Monday, Mar. 19, 2007

Rise of the Religious Left

Over the past two decades, discussion about moral values in presidential campaigns has often centered on whether — or how much — a candidate would limit abortion and gay rights. That could change this time around, as religious groups work to boost the profiles of topics usually associated with the political left.

Sojourners, a liberal Christian group run by veteran evangelical minister Jim Wallis, who has advised congressional Democrats on how to speak candidly about their beliefs, will hold a presidential forum in June, where it will ask candidates to detail their views on such issues as ending the fighting in Darfur and reducing poverty. Bread for the World, a nonpartisan Christian group that lobbies Congress to provide more money to tackle global hunger, is also planning a June forum. "The religious right doesn't have a lock on faith," said president David Beckmann. The singer Bono has met with several presidential candidates and encouraged them to talk about poverty, his signature issue.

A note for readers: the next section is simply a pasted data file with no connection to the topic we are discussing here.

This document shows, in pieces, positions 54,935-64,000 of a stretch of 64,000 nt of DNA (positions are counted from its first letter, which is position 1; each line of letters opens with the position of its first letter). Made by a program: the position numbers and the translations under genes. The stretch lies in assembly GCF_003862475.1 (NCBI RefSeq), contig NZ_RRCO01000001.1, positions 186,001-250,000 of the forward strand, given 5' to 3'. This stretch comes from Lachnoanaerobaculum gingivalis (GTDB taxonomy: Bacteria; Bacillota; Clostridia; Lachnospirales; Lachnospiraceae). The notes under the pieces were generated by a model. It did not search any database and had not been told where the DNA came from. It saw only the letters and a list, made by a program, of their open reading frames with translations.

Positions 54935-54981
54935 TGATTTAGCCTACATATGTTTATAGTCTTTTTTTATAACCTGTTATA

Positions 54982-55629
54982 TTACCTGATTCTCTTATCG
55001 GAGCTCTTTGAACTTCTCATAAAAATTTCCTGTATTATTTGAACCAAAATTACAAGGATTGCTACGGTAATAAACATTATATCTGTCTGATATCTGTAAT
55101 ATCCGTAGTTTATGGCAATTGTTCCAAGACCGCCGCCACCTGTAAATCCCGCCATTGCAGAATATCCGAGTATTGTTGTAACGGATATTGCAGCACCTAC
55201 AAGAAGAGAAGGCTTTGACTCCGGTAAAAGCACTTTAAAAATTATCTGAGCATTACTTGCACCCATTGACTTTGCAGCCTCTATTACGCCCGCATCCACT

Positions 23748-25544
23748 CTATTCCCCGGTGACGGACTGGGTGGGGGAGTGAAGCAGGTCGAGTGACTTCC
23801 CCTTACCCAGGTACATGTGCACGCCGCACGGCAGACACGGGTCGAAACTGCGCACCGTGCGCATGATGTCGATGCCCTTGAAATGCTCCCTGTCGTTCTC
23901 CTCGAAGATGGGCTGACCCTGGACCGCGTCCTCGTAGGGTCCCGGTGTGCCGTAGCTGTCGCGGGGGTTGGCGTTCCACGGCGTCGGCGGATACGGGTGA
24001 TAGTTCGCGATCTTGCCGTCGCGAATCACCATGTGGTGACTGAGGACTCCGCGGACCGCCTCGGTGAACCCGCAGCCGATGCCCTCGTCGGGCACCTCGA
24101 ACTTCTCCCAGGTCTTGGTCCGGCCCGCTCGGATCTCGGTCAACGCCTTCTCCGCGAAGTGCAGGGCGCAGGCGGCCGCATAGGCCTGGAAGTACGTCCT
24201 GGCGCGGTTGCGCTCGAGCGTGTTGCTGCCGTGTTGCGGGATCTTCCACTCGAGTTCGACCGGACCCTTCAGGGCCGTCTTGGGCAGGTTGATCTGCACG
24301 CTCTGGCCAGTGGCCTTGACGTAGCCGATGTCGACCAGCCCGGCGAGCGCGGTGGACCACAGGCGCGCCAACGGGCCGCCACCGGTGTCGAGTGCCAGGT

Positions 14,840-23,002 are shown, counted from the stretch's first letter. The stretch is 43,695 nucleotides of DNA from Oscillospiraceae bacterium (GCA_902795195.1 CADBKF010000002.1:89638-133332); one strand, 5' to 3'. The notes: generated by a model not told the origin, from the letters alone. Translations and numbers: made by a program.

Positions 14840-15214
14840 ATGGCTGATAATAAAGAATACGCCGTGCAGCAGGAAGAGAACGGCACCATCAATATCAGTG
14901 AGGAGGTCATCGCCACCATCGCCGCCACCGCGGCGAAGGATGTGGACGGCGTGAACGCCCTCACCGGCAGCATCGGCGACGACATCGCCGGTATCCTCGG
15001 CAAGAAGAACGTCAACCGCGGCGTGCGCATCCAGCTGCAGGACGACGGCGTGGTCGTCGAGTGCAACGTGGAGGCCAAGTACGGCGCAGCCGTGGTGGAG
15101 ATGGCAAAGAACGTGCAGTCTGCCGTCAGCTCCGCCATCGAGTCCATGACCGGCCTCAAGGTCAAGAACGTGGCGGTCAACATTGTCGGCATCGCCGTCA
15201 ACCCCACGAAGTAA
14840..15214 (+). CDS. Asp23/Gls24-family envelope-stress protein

These groups may benefit from an eclectic group of candidates eager to talk about faith. While some Democratic candidates in recent years, like John Kerry, have been reluctant to talk about their religion, Barack Obama and Hillary Clinton speak frequently about their Christian faith, and both have hired advisers to focus on outreach to religious groups.